The word visionary may be overused to describe creatives today, but it couldn’t hold truer when it comes to French jeweler Suzanne Belperron. A century ago, when the disciplined Art Deco style was all the rage, she pioneered a new jewelry aesthetic, forging curvaceous, sculptural designs that liberated stones from their prim and proper settings and mingled precious diamonds and emeralds with more quotidian materials. Belperron always favored style over the status of gems.
The designer’s own engagement ring illustrates her early rule-breaking style. After Jean Belperron proposed to her in 1923, she dreamed up the Ying et Yang ring, a bulbous swirl of hammered gold with a two carat cushion-cut diamond nestled on an angle. It was a radical departure from everyone elses’ classic diamond and platinum solitaire rings.
“She envisioned the future of jewelry design,” says Nico Landrigan, whose family acquired the worldwide rights to Belperron’s archive of over 9,200 designs. “She wasn’t just looking at the next season or year—she was designing for the next century,” he explained. In 2015 the Landrigans opened the Belperron Fifth Avenue salon, offering a curated selection of pieces recreated from the archives. “Some designs are 100 years old, and clients often say to me that they look shockingly modern.”
A pioneering designer who didn’t sign her pieces
Despite being one of the most innovative jewelers of the 20th century (devoted clients included the Duke and Duchess of Windsor, Elsa Schiaparelli and Karl Lagerfeld), Belperron’s name remains relatively unknown outside the circle of jewelry collectors. She didn’t sign her pieces, saying, “My style is my signature.” But that made it harder to identify her jewelry.
“Clients who bought Belperron’s jewelry often didn’t know who designed it, but they bought it because they loved it,” says Russell Zelenetz, an owner of Stephen Russell jewelry boutique, and one of the most important dealers in vintage Belperron. He says that Belperron’s arrestingly modern style has become adored by a new generation of collectors. “More people know Belperron’s name and are asking for her jewelry.”
In some ways, Belperron’s jewelry is timelier than ever. Stripped of the formality of classic jewels, her idiosyncratic pieces are bold, colorful and wearable. ‘Wearable’ may seem like a superfluous term (shouldn’t all jewelry be wearable?), but again, it holds true for Belperron. Her streamlined designs are devoid of fussiness, which makes them easy to sport—day or evening.
“She created new volumes with different visual rhythm and reason,” wrote Karl Lagerfeld in the forward to the book Jewelry by Suzanne Belperron, published by Thames & Hudson in 2015. “Her work never inflicted the wearer with an idea of wealth. There was never any danger of overstatement.”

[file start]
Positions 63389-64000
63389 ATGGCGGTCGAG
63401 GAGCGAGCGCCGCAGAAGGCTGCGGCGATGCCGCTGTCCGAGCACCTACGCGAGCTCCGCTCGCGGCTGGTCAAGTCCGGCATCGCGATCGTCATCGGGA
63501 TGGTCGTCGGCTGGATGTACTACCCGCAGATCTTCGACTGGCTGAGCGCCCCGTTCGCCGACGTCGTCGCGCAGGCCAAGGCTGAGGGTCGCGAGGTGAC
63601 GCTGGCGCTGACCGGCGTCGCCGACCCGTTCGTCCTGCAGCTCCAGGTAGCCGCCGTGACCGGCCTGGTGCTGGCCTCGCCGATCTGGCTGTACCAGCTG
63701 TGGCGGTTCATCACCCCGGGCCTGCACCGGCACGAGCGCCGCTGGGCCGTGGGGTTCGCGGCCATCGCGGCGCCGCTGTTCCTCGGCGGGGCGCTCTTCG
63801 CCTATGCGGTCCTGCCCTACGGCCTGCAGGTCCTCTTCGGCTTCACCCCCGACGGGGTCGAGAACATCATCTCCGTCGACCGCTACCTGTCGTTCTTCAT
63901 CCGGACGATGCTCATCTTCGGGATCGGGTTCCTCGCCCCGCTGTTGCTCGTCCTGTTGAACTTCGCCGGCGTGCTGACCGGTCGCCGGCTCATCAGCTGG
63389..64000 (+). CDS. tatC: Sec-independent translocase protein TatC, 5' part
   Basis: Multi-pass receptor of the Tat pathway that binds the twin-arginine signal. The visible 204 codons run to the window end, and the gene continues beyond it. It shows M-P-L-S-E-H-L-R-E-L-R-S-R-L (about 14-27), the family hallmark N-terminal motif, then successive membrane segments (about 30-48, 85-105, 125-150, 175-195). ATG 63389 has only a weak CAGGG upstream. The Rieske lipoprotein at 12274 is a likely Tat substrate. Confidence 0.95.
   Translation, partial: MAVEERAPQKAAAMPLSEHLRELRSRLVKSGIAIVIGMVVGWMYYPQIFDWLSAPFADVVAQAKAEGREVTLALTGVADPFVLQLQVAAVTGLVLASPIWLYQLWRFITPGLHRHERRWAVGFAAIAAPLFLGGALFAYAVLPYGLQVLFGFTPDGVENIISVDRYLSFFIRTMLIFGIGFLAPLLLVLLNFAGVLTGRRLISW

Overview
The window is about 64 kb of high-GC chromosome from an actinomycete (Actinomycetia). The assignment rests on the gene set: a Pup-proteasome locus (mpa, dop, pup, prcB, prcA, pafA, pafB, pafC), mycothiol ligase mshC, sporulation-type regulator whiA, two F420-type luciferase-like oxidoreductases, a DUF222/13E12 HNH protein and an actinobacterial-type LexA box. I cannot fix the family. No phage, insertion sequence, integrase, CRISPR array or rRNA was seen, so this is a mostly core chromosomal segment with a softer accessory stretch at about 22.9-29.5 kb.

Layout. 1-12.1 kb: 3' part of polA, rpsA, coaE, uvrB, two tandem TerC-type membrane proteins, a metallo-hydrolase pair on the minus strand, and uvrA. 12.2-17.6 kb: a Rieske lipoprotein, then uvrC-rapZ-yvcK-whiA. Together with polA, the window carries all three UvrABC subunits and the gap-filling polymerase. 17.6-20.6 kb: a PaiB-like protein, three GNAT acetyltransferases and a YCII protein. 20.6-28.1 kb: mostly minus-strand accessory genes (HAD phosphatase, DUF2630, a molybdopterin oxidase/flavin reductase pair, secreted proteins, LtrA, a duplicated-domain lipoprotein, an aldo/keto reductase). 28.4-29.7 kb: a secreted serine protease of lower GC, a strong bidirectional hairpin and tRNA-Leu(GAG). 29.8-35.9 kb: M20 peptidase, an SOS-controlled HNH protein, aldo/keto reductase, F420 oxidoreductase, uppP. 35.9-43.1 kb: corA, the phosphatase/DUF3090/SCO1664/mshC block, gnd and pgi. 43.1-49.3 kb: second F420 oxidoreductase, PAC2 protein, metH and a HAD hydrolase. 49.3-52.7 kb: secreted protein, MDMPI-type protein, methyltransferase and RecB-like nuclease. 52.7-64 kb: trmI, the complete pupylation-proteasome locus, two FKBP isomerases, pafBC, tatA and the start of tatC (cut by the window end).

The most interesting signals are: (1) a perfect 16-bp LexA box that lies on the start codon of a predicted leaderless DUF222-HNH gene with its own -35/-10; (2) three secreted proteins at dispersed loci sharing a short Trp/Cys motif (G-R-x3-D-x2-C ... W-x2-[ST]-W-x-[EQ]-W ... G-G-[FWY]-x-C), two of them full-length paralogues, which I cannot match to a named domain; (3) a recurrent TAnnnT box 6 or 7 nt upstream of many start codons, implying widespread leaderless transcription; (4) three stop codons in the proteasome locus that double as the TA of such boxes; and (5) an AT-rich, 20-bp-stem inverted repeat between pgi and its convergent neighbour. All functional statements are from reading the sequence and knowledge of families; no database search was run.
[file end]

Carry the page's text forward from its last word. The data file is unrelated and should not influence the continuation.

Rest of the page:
A high profile fashion icon, Lagerfeld understood Belperron’s artistic vision and was a serious collector. He was often photographed with one of his many Belperron brooches—a rock crystal and diamond barrel design or platinum and diamond leaf pin—pinned to his tie or lapel.
A master of technique and style
Belperron’s pioneering aesthetic was rooted in a mastery of technique. After training at the École des Beaux-Arts in Besançon, Belperron (née Vuillerme) moved to Paris at the age of 19 and was hired as a designer for Maison Boivin. During her 13 years at Boivin, she explored various references, from ancient Egyptian sculpture and abstract tribal motifs to architecture and even the Michelin Man, all of which were subtly referenced in her designs.
In 1932, she left Boivin and joined forces with the preeminent French stone dealer Bernard Herz. Working from a by-appointment Parisian studio, she played with proportions, light and gradations of color, and combined precious gems with smokey quartz, agate and citrine. She was known for large-scale creations that didn’t overpower but expressed lightness and movement.
The ensuing war years showed her true courage. Belperron joined the French resistance (The Jeweler of Stolen Dreams by M.J. Rose recounts the story) and took ownership of her Jewish partner’s business to save the company from the Nazi regime. Sadly, Bernard Herz didn’t survive the war, but when his son Jean returned to Paris, she joined forces with him to start Herz-Belperron. During their 30-year partnership, they created lavish jewels and dressed some of the most stylish icons of the mid-twentieth century. They decided to retire and close the business in 1974 and Belperron passed away almost a decade later at the age of 82.